Martin agrees that his hair was too long, but she said she didn't have money to get it cut since she has health issues and is unemployed, according to the Empire Tribune.
She also told KXAS that Kiesling told her about his hair being too long, but in addition to not having the money to get it done, they didn't have transportation.
Martin said the teen's hair was cut by the teacher by the direction of Hico High School principal Shelli Stegall and she only learned about it when Kiesling came home and ran to his room, crying, the Tribune reported.
Kiesling told KXAS that he was told by Stegall that the teacher who was going to cut his bangs had a cosmetology license.
He said it was originally supposed to happen after school, but he was pulled from class and the teacher used what he said looked like craft scissors, KXAS reported.
When he returned to class, the other students laughed at the cut, he told the television station.
He said he was working to earn the money he needed to get his hair cut and wondered why they cut his hair, instead of sending him home.
The principal eventually admitted to Martin that it was a bad haircut, but only after Martin said Stegall tried to blame Kiesling for looking down while the teacher cut the student's hair, the Tribune reported.
Stegall also took Kiesling to an area barber to get the cut fixed.
"I know it's just hair. It grows back. But it's not like she just gave him a haircut. She hurt his self-esteem, his self-image. That's the problem," Martin told KXAS.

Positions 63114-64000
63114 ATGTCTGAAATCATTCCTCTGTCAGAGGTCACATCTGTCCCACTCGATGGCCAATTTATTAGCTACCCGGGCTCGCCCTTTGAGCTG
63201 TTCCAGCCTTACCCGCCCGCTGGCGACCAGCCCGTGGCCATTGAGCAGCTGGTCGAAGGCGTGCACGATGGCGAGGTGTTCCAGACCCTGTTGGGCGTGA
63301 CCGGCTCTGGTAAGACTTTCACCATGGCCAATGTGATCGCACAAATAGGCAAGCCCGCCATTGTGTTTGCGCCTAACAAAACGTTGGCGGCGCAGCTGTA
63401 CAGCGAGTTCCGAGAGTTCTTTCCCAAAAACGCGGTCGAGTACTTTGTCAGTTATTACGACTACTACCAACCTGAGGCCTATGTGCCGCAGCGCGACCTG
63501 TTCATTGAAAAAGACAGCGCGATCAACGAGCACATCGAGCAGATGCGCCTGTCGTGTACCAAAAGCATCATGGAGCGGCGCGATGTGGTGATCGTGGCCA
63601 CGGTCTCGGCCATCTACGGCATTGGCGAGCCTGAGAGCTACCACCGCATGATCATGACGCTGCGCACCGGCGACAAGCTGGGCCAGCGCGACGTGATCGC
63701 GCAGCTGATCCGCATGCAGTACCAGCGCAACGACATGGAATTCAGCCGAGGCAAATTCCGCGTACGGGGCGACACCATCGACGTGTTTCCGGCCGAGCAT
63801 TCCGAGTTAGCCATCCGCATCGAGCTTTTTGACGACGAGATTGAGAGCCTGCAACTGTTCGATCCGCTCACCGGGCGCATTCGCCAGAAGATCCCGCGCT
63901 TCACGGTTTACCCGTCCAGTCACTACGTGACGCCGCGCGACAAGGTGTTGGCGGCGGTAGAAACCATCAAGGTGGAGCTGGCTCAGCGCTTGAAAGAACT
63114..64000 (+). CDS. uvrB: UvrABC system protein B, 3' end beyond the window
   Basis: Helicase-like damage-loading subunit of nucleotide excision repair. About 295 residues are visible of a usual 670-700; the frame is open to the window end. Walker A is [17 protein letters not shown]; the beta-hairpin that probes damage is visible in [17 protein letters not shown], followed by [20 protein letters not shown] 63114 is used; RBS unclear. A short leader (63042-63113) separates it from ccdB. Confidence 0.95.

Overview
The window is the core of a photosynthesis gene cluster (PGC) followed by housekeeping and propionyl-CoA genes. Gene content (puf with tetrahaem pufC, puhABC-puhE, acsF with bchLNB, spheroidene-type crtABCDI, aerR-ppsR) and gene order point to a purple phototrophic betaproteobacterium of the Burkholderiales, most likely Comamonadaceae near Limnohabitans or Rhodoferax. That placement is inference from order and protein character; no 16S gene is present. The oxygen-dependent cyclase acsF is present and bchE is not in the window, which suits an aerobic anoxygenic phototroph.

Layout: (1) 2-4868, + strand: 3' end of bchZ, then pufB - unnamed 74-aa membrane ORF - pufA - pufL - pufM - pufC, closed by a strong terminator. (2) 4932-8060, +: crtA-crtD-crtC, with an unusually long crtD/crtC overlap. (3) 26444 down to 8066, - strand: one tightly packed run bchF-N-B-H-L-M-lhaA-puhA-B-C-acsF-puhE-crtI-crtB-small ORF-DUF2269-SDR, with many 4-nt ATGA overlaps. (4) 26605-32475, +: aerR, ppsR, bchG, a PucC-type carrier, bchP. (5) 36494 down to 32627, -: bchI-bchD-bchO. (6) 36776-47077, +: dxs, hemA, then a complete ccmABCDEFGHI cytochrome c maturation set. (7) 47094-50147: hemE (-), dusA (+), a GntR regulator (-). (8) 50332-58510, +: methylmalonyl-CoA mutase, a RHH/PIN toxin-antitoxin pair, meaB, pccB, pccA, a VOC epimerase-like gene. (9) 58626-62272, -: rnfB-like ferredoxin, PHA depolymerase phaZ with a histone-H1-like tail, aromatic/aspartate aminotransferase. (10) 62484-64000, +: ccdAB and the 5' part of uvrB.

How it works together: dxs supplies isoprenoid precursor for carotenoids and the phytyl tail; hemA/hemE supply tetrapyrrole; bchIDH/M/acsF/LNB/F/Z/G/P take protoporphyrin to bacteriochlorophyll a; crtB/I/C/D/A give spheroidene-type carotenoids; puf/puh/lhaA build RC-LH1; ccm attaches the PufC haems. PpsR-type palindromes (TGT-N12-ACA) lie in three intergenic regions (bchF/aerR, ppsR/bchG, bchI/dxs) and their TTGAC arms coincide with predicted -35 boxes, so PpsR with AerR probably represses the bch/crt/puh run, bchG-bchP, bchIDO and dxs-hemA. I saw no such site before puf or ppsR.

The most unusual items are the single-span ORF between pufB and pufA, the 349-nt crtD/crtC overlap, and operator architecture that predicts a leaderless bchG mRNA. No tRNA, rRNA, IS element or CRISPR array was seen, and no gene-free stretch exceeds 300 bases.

School District Superintendent, Jon Hartgraves, issued a statement about what happened.
“As part of our commitment to provide a safe and secure learning environment, HICO ISD has a student code of conduct and student handbook that is comprehensive. Student expectations are shared at the beginning of every school year,” the statement read. “We also ask parents to sign off on our procedures which are based on community values. We encourage parents to be involved in decision-making processes, share how they feel about district operations and to share any concerns with their child’s principal. Ultimately, our priority is to educate and support the well-being of every student in Hico ISD. The district will make no further comment on student matters.”
Martin tried to file a complaint with local police three times, claiming her son's rights were violated, according to the Tribune.
The police chief responded after Martin posted the story to social media. She filed a report with law enforcement after the meeting with the chief. She also said she is contacting an attorney.
"It's not that we disagree with the rules, but there was a better way to handle this," Martin told the Tribune. "My son has been traumatized. This is a lot for a kid to deal with. He wants to change schools."